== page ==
The May long weekend usually signals it’s time to move seedlings that have been growing indoors outside into planters and gardens.
This process is called transplanting. Before transplanting, it is wise to harden your plants to ensure they take to their new environment. DIY Network Canada’s Desperate Landscapes (weekdays at 8:30 p.m. ET/5:30 p.m. PT) offers a guide to hardening and transplanting.
Seedlings that were grown indoors under artificial light or on a window sill need to be acclimatized to the outdoors to ensure they continue to thrive in their new, harsher conditions.
This process is called hardening and is very simple. After the last frost, begin to place your seedlings outdoors for two to three hours at a time during the day.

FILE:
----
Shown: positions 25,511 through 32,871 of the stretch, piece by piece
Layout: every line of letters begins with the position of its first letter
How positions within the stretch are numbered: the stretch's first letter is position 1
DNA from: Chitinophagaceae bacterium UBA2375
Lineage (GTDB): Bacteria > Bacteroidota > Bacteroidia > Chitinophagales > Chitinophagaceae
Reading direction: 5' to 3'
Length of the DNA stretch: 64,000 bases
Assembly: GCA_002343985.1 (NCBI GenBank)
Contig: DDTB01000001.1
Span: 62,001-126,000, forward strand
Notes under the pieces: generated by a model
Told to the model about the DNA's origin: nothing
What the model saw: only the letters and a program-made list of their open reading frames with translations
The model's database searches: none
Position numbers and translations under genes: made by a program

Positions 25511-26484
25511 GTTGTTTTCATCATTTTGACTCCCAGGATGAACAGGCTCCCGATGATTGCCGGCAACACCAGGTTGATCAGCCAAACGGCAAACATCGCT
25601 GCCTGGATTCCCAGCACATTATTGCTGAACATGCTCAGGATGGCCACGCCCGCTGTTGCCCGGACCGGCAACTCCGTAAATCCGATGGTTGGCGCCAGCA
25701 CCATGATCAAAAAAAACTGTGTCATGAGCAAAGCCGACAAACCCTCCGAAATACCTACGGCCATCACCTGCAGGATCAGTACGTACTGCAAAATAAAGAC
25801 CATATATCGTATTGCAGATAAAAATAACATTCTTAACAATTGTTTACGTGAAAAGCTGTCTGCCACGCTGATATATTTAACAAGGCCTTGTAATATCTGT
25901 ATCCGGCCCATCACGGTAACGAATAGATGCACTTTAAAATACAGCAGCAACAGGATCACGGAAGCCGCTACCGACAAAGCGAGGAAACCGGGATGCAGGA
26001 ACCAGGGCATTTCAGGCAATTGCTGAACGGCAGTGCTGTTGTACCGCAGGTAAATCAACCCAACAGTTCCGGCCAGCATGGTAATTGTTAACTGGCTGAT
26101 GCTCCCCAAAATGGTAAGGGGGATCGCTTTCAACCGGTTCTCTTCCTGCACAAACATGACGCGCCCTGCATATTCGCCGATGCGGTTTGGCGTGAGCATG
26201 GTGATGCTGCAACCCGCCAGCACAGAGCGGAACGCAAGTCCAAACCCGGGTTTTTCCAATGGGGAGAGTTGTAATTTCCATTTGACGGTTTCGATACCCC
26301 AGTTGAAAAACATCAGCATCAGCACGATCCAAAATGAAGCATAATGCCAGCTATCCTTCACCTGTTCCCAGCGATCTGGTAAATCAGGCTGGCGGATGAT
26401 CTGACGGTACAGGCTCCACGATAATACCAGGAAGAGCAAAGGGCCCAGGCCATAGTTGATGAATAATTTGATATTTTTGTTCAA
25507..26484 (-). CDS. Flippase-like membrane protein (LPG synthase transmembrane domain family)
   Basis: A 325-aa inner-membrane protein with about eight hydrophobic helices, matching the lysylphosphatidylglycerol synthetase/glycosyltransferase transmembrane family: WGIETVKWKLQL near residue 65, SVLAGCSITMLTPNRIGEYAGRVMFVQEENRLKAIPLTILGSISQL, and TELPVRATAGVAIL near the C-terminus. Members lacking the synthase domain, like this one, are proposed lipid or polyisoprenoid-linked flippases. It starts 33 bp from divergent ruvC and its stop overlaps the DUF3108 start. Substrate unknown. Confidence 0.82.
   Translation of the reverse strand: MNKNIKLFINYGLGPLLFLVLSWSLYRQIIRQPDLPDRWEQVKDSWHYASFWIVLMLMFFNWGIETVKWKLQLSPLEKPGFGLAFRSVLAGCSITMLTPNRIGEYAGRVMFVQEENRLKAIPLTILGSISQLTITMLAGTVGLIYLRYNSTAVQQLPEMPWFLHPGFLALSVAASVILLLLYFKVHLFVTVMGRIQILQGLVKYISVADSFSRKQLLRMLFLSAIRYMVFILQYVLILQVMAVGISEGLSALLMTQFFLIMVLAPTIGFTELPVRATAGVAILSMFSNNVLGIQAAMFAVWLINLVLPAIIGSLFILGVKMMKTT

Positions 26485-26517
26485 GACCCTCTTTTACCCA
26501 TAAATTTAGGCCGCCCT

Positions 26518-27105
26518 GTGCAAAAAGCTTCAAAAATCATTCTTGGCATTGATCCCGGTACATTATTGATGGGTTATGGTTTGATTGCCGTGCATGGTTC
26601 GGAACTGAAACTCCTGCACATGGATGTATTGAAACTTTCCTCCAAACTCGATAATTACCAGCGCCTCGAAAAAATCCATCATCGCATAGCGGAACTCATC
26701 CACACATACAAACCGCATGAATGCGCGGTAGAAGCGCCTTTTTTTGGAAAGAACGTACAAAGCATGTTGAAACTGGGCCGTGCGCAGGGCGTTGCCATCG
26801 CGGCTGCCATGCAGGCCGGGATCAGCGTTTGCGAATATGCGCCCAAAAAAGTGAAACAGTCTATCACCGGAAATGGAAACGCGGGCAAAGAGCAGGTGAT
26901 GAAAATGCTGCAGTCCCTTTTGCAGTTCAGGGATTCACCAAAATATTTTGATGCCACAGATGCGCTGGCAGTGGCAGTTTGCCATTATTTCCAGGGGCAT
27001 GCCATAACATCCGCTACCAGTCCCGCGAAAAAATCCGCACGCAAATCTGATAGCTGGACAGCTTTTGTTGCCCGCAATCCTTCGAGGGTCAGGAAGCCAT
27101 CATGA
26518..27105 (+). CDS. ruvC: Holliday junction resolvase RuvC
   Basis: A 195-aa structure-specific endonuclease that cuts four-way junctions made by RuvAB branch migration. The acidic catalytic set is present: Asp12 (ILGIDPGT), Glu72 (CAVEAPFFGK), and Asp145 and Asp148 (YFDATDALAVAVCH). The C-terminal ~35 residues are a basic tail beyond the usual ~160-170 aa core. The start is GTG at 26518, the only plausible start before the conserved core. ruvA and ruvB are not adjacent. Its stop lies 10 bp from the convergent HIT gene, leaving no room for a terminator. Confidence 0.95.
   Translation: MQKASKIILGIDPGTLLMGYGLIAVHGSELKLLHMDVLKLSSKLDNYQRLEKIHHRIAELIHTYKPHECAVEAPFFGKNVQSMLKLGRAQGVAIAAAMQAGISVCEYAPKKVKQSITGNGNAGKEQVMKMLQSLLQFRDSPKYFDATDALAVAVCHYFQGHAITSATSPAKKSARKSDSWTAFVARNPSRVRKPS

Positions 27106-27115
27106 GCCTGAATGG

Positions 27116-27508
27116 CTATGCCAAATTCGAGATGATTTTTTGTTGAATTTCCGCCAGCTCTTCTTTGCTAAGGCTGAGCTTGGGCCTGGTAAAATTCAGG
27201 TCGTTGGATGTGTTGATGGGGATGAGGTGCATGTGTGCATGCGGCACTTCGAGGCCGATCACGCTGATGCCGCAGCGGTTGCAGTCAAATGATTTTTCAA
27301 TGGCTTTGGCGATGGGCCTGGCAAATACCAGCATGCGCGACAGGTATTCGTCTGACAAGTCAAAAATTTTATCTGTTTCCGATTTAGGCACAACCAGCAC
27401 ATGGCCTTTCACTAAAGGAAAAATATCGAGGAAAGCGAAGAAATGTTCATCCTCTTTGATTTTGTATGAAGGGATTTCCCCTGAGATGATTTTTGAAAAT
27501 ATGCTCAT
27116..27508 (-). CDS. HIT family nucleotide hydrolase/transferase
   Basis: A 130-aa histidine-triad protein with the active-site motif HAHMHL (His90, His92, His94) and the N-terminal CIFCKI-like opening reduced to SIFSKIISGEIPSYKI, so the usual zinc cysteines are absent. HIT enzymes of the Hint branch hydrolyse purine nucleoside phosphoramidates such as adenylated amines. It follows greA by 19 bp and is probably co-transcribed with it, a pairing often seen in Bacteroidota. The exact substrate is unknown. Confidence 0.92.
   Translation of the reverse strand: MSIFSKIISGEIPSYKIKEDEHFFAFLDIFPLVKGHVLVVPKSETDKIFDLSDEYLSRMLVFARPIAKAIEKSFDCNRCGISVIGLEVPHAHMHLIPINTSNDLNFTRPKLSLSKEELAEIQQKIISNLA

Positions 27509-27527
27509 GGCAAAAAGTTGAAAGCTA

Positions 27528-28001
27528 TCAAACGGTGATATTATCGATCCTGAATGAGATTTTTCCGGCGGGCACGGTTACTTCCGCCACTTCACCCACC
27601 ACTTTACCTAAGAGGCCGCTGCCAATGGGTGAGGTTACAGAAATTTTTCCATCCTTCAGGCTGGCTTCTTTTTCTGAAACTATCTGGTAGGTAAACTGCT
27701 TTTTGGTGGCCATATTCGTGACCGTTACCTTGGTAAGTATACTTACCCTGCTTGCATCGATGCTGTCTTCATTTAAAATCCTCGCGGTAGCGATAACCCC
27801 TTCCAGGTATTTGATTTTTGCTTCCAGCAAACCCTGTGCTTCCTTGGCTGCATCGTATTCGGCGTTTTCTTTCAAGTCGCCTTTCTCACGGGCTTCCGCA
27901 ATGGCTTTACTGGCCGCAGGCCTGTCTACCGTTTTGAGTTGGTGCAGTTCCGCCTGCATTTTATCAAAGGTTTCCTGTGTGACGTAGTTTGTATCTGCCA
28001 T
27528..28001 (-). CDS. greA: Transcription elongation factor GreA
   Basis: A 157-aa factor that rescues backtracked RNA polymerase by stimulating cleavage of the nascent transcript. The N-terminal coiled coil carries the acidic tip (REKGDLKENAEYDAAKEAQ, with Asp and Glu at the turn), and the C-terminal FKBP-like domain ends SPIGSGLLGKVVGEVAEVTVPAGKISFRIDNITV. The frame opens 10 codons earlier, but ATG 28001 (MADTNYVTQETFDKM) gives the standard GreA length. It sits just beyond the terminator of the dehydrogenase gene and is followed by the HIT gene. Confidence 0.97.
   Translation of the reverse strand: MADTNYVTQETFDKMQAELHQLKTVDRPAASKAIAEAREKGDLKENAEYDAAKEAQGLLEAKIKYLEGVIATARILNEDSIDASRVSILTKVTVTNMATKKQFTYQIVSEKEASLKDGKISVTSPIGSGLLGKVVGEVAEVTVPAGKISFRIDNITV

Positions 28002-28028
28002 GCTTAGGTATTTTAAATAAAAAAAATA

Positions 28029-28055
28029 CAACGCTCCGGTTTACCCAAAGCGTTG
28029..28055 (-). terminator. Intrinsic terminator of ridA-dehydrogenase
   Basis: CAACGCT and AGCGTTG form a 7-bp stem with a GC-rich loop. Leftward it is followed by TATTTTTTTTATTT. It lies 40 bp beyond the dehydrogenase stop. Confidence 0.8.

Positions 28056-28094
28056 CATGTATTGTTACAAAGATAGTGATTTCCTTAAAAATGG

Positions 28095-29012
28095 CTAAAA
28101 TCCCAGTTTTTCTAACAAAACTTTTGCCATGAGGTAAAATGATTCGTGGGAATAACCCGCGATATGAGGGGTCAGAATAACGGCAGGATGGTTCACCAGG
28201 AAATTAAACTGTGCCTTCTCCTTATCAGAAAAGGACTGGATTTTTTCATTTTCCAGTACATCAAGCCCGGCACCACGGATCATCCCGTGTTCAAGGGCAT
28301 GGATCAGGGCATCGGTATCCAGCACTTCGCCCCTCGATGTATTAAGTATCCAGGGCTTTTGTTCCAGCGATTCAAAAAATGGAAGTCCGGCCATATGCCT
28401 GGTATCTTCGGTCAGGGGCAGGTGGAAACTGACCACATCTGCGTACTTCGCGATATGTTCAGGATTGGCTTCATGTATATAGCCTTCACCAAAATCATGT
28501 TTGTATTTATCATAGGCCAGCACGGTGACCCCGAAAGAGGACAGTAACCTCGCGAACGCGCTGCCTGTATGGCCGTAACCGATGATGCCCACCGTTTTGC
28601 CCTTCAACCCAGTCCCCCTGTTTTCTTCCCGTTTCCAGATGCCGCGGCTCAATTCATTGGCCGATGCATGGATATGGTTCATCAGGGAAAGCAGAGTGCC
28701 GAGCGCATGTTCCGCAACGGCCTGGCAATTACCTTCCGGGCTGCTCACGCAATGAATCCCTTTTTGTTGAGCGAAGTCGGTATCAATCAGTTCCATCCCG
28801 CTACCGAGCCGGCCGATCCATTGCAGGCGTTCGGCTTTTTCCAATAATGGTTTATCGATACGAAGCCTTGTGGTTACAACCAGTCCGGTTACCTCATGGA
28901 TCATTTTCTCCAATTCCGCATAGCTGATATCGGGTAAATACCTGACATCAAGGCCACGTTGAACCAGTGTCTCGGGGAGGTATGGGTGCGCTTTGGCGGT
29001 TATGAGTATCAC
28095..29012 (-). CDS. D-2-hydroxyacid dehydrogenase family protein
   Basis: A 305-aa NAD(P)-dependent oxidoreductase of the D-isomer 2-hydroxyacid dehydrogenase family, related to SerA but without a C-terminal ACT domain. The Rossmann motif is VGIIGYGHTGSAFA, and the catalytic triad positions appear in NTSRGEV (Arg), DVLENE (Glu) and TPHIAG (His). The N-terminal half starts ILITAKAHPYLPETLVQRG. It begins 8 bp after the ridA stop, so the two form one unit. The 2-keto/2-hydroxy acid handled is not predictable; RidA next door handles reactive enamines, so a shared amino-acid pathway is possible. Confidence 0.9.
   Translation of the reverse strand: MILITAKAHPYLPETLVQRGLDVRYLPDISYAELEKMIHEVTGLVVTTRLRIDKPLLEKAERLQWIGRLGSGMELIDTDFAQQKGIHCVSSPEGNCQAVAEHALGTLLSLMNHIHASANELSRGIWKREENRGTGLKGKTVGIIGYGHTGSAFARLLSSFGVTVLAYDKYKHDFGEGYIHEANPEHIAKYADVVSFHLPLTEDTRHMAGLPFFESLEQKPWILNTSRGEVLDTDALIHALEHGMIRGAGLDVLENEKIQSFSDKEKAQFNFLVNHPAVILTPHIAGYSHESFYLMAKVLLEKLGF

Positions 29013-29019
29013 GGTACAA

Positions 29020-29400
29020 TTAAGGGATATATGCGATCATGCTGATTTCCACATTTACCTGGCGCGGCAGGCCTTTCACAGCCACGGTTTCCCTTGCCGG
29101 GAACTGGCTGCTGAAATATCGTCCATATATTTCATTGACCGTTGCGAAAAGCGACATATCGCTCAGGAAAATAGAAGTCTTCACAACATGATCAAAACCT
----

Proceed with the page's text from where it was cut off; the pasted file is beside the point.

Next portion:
Place them in a shady area that is protected from wind. Continue this for three days. After the third day, leave the plants outside for longer periods of time gradually building up to 10 hours. By day seven, seedlings can receive direct sunlight. Remember to bring them indoors every night. After two weeks, the seedlings are ready to be transplanted.
Transplanting should be done on a cloudy day in the late afternoon to give the plants time to adjust to their new environment.
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Also, consider bringing the container with the seedlings outside to the new pot or garden so the soil-to-soil move happens quickly. When ready to transplant, locate the root of the seedling. If grown in a container, the seedlings are likely to have formed a root ball. Break apart the root ball as gently as possible to avoid root damage. Lightly watering the soil can assist this process.
Dig a hole in the new pot or garden that is deep enough to contain the plant’s roots. Transfer the seedlings to the hole and pack the soil around the roots, leaving the soil loose near the top and water.
DIY Network Canada’s Yard Crashers airs Tuesdays at 8 p.m. ET/ 5 p.m. PT)